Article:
Brazil’s political risk is declining after a decades of tumultuous events. The political crises involving ex-President Luiz Inácio Lula da Silva, Odebrecht, Petrobras and Operation Carwash remain painful reminders to investors worldwide of unmeasured political economic risks.
A slate of reforms is underway to clean up its act, but will these reforms engender investor confidence and transparency after decades of political tumult?
Brazil’s need for infrastructure investments over the next 20 years is estimated at $1.3 trillion across all market segments from schools through to roads, hospitals and logistics. The size of its infrastructure needs can only be met by inspiring investor confidence that these reforms provide a stable country for growth with genuine transparency.
This is important as Brazil’s ability to pile up more debt for growth is constrained by the limits of its fiscal policy. Debt levels are troublesome and GDP is anemic coming out a recession (Chart 1).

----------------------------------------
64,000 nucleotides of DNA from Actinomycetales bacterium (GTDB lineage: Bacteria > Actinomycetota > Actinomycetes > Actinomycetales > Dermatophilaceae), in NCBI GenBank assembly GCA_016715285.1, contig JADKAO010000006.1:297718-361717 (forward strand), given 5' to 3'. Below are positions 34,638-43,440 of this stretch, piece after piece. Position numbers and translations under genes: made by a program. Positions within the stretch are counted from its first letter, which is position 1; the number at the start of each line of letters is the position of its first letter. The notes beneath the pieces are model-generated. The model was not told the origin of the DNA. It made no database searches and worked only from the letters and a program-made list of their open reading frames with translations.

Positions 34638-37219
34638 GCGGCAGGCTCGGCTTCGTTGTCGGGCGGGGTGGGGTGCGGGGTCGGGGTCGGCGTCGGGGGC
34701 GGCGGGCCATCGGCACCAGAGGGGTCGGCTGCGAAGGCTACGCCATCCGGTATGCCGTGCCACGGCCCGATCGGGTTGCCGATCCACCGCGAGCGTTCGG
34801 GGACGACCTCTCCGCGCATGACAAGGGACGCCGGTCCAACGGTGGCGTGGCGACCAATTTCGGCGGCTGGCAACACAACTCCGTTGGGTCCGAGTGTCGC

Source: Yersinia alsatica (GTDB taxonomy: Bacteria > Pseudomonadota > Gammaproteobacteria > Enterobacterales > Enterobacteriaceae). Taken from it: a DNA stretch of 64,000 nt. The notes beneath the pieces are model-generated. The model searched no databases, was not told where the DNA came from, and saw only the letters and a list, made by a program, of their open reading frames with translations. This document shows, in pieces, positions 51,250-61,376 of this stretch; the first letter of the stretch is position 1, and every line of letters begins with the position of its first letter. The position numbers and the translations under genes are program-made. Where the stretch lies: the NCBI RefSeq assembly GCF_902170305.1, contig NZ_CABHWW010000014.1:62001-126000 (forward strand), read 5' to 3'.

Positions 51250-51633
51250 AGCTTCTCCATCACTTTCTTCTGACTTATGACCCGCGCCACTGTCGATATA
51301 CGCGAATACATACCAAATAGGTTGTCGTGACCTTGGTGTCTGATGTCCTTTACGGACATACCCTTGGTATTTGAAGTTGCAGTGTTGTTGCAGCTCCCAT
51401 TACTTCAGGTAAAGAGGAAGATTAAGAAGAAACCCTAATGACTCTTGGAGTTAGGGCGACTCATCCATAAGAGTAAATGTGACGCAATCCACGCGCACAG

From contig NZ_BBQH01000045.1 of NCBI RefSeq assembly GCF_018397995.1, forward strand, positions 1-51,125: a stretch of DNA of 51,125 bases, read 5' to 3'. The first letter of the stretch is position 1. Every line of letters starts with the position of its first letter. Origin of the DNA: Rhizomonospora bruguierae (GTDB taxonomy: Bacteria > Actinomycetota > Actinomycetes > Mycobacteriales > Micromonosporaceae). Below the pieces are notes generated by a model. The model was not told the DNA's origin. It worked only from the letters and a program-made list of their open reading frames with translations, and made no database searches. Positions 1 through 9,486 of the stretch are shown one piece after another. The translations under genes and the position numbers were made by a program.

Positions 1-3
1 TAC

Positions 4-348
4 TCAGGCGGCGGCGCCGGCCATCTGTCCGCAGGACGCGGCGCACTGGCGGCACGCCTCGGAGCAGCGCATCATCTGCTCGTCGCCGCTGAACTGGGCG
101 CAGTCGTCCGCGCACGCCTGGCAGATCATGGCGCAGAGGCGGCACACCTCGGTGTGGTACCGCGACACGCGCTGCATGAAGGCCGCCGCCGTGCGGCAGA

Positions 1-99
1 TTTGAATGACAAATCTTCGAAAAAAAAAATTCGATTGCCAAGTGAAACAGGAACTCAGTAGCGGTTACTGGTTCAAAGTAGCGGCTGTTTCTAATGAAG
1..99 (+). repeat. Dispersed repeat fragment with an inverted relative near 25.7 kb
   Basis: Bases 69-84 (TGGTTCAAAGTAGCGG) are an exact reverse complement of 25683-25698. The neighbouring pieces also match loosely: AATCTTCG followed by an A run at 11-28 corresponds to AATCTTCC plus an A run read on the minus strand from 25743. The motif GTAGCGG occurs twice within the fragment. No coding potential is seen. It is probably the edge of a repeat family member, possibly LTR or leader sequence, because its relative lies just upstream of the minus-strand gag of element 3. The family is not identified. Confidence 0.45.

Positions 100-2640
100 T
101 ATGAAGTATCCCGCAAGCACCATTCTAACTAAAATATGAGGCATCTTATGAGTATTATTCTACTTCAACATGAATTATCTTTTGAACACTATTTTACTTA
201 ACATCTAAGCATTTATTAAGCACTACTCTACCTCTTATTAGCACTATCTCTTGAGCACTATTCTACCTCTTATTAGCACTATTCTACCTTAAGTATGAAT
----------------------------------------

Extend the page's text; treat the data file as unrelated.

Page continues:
The challenge remains for how investors measure whether or not these reforms are improving Brazil as a place for investment for infrastructure projects – all the more important as traditional risk measures are inadequate to track real progress. Rather, it requires an innovative approach to measure whether these reforms are improving political risks for infrastructure investments in quantifiable terms.
What Brazil is actually doing
Brazil is undertaking real efforts to clean its act up. It is currently attempting to reorganize a byzantine structure by reducing the number ministries and political interference in regulatory agencies´ work, reform pension fund regulations.
It is doing this by instituting the Economic Freedom Law which will reduce bureaucracy for SMEs and reforming social security which will save $250 billion over the next few years, as well as introducing the Infrastructure Debenture Law which impacts freedom from income tax, and initiates tax reform. Finally, the Government will dispense with regulating profits from infrastructure investments.